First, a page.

I finally had a chance to play Shinobi Empire, one of the games I got at the last Game Market. I found it to be an easy to pick up and lighthearted game that was fun to play. One of the coolest things about this game is the cards themselves. Each card has a unique image, a mix of cute and cool, and they form a neat multi-storied castle as you play.
Players choose a set of seven colored tokens that correspond to the color of the ninjas they receive points for. Each player is dealt a hand of five cards. The player who is wearing the simplest clothes (most ninja-like) goes first, with play proceeding clockwise. A turn consists of a player drawing a card from the deck and then placing one card.
Cards are played in rows, with each row representing a castle floor. Each card may be placed to the left, right, or above another card. Except for the first floor, cards must be played with a card beneath them (physics!). Each floor may have at most seven cards and there can be at most seven floors.
Only the largest completed room (a room with red walls on both sides) on a floor gives points. Open rooms and rooms tied for being the largest do not give points. Once the largest room can be determined for a floor, players place one token per ninja of that player’s color in the room. The first player to place all seven of their tokens wins.
In addition to the ninja cards, there are three special cards. The samurai card nullifies the room he is played in. The Fujin (wind god) and Raijin (thunder god) cards cause players to pass their hand to the player to their left if Fujin and right if Raijin.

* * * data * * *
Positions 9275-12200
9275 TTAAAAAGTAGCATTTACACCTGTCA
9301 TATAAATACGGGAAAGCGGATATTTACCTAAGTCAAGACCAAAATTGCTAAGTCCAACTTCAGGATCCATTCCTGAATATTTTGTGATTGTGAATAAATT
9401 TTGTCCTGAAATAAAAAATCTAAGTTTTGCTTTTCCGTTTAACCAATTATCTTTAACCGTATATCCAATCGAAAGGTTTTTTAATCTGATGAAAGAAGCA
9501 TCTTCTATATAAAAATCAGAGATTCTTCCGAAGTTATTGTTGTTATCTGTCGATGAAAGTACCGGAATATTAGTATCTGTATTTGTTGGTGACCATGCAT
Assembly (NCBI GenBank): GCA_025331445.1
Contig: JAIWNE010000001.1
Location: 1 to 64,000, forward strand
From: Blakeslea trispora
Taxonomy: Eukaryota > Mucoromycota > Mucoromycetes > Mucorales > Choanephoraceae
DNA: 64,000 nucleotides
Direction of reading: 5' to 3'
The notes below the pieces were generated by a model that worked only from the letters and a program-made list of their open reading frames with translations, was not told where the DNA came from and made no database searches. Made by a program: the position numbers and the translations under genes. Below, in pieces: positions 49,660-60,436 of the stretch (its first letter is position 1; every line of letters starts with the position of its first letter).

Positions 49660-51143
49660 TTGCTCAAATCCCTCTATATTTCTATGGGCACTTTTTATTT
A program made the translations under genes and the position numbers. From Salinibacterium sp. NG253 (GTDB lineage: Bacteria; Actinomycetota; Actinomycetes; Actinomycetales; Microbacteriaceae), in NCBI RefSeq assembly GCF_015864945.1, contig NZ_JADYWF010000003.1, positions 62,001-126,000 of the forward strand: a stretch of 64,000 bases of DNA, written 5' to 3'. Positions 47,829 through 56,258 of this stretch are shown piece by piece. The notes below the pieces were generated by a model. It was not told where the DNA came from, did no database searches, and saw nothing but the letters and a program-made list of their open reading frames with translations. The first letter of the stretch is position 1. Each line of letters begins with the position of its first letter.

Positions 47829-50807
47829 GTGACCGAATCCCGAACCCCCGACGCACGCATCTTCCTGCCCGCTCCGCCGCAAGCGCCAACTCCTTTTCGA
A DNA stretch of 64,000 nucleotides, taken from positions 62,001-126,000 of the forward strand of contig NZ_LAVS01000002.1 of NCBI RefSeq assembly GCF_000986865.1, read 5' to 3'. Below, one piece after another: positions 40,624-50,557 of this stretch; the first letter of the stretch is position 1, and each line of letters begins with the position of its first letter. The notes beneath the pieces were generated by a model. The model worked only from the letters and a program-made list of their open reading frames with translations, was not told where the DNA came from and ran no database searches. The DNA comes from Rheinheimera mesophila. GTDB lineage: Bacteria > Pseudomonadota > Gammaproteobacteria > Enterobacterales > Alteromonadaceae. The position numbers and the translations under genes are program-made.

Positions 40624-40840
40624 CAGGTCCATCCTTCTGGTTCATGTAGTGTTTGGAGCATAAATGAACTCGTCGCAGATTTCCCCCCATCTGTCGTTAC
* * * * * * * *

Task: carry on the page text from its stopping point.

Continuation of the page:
We played with five people and the first game we played ended surprisingly quickly. The second game, however, nearly exhausted the entire deck and resulted in a seven story castle. Once we all understood the strategy of the game, it was surprisingly hard to gain points because other players would block attempts.
The cards that you play may not correspond to the color you gain points for, which adds an interesting aspect to the game and leads to a bit more compromise than might be expected. I imagine that the player dynamics may change a bit in a game with fewer than five players since not all ninjas would result in points for a player.
The instructions fit on a single double sided B5 paper with lots of example images and easy to understand Japanese. There’s no text on the cards themselves, so it should be fairly easy to play without much Japanese. An English version of the rules should also be available in the next couple of months according to this Facebook post.
Cards are played side-by-side with the same facing. This represents each floor of the castle.
|Maker||Freaky Design, Inc
|Details||Game Market Site|
|Online Retailer||Amazon Japan|